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SR-Tesseler: a method to segment and quantify localization-based super-resolution microscopy data

Nature Methods volume 12, pages 10651071 (2015) | Download Citation

Abstract

Localization-based super-resolution techniques open the door to unprecedented analysis of molecular organization. This task often involves complex image processing adapted to the specific topology and quality of the image to be analyzed. Here we present a segmentation framework based on Voronoï tessellation constructed from the coordinates of localized molecules, implemented in freely available and open-source SR-Tesseler software. This method allows precise, robust and automatic quantification of protein organization at different scales, from the cellular level down to clusters of a few fluorescent markers. We validated our method on simulated data and on various biological experimental data of proteins labeled with genetically encoded fluorescent proteins or organic fluorophores. In addition to providing insight into complex protein organization, this polygon-based method should serve as a reference for the development of new types of quantifications, as well as for the optimization of existing ones.

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Acknowledgements

We thank D. Nair and K. Haas for the GluA1-mEOS2 and GPI-mEOS2 acquisitions, G. Giannone and O. Rossier for the integrin-β3−mEOS2 PALM data and M. Lakadamyali for providing GlyR data and feedback on the manuscript. This work was supported by the Ministère de l'Enseignement Supérieur et de la Recherche (ANR NanoDom, Labex BRAIN and ANR-10-INBS-04 France-BioImaging), the European Research Council (ERC; grant nano-dyn-syn to D.C.), the Centre National de la Recherche Scientifique, the Conseil Régional d'Aquitaine and the Institut National de la Santé et de la Recherche Médicale.

Author information

Affiliations

  1. Interdisciplinary Institute for Neuroscience, University of Bordeaux, Bordeaux, France.

    • Florian Levet
    • , Eric Hosy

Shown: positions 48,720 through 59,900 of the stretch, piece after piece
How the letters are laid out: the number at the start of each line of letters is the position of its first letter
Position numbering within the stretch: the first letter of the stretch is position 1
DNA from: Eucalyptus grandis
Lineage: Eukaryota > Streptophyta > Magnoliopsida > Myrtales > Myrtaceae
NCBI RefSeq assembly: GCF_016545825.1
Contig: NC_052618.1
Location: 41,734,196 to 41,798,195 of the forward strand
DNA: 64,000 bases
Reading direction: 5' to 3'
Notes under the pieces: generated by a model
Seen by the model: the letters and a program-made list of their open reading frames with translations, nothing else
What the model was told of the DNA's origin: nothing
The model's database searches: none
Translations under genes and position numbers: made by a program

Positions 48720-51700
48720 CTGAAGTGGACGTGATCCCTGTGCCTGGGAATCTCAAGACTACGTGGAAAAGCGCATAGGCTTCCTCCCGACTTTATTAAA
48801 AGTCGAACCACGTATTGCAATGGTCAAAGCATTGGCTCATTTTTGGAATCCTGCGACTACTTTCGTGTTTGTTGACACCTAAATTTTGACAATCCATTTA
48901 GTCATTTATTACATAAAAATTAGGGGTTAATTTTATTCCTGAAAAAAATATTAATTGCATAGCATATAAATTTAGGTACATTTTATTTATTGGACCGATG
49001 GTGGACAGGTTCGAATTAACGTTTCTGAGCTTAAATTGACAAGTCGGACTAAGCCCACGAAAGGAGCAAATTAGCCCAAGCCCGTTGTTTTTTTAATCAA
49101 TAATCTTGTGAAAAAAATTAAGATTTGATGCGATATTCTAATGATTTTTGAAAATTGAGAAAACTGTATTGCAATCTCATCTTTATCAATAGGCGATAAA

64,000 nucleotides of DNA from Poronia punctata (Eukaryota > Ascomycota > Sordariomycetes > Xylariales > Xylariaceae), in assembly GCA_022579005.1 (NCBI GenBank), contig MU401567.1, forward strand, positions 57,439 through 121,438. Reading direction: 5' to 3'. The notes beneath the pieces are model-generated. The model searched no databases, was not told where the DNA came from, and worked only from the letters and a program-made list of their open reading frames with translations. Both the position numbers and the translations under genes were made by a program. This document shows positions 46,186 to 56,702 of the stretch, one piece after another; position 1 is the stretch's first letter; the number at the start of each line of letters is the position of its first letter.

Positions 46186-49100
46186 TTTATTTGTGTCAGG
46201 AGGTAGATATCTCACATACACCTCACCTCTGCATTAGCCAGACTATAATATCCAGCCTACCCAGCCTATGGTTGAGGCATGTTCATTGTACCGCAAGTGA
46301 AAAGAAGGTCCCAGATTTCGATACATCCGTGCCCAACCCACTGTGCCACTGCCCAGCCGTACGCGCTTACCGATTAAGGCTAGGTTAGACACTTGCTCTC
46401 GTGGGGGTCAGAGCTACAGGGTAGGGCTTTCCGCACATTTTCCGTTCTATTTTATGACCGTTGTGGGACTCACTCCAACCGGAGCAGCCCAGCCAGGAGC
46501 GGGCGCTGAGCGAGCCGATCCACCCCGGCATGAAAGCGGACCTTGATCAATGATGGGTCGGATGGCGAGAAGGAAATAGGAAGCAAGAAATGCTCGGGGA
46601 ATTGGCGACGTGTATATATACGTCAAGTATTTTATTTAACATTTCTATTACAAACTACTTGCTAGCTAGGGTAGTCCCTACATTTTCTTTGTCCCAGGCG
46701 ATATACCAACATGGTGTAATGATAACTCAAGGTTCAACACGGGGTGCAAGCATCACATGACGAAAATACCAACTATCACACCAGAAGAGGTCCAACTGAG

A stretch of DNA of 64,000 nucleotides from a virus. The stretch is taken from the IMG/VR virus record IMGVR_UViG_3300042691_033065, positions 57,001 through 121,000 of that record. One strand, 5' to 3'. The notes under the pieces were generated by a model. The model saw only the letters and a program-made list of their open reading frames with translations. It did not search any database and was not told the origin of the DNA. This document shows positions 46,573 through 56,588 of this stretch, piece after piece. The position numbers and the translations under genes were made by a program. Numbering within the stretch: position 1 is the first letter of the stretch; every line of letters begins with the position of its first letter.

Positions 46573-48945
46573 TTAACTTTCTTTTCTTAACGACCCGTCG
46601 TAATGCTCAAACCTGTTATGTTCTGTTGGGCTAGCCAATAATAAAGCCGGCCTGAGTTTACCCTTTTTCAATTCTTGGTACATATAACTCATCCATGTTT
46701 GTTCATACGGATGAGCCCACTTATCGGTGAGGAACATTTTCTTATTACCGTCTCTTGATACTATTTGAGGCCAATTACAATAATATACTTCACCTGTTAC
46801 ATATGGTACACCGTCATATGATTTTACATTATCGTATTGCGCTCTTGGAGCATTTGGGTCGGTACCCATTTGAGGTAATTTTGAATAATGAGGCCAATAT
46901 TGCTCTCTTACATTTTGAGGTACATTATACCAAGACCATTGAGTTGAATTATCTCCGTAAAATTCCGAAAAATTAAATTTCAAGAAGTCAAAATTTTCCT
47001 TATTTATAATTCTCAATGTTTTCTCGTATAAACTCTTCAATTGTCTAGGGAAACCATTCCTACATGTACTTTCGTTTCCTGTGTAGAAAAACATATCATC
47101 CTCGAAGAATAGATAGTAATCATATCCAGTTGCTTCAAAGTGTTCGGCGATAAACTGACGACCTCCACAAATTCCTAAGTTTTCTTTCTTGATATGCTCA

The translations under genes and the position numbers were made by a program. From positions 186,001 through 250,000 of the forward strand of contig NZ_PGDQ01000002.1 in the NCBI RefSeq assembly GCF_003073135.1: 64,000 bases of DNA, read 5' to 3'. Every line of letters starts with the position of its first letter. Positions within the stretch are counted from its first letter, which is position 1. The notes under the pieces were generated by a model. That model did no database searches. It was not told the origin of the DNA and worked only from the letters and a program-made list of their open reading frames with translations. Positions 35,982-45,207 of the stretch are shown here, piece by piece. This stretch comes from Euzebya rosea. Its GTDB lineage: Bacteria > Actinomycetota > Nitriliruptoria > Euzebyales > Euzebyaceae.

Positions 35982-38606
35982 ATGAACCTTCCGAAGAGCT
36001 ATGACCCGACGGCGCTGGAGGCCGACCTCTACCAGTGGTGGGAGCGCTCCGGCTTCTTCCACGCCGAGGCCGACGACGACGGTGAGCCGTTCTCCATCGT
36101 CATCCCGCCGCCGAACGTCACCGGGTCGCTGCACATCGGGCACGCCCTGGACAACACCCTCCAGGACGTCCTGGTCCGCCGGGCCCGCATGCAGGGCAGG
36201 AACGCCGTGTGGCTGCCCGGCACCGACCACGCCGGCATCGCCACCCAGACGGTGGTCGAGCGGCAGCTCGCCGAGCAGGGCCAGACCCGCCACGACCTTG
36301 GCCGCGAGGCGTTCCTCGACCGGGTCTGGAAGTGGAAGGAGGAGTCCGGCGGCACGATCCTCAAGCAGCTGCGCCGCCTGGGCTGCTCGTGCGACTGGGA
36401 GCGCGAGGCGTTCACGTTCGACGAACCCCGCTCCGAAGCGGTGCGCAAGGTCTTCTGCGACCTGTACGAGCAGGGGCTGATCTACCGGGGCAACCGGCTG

• , Adel Kechkar
    • , Corey Butler
    • , Anne Beghin
    • , Daniel Choquet
    •  & Jean-Baptiste Sibarita
  2. Interdisciplinary Institute for Neuroscience, Centre National de la Recherche Scientifique (CNRS) UMR 5297, Bordeaux, France.

    • Florian Levet
    • , Eric Hosy
    • , Adel Kechkar
    • , Corey Butler
    • , Anne Beghin
    • , Daniel Choquet
    •  & Jean-Baptiste Sibarita
  3. Bordeaux Imaging Center, University of Bordeaux, Bordeaux, France.

    • Florian Levet
    •  & Daniel Choquet
  4. Bordeaux Imaging Center, CNRS UMS 3420, Bordeaux, France.

    • Florian Levet
    •  & Daniel Choquet
  5. Bordeaux Imaging Center, INSERM US04, Bordeaux, France.

    • Florian Levet
    •  & Daniel Choquet
  6. Ecole Nationale Supérieure de Biotechnologie, Constantine, Algeria.

    • Adel Kechkar
  7. Imagine Optic, Orsay, France.

    • Corey Butler

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Contributions

F.L. developed the software and carried out the simulations. F.L. and J.-B. S. designed the analysis method. E.H. and D.C. designed the biological experiments. A.K. developed the single-molecule localization software. C.B. and A.B. worked on the quantitative analysis and the molecular counting. All the authors contributed to the manuscript. J.-B.S. came up with the original idea and supervised the work.

Competing interests

The authors declare no competing financial interests.

Corresponding author

Correspondence to Jean-Baptiste Sibarita.

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    SR-Tesseler software

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DOI

https://doi.org/10.1038/nmeth.3579

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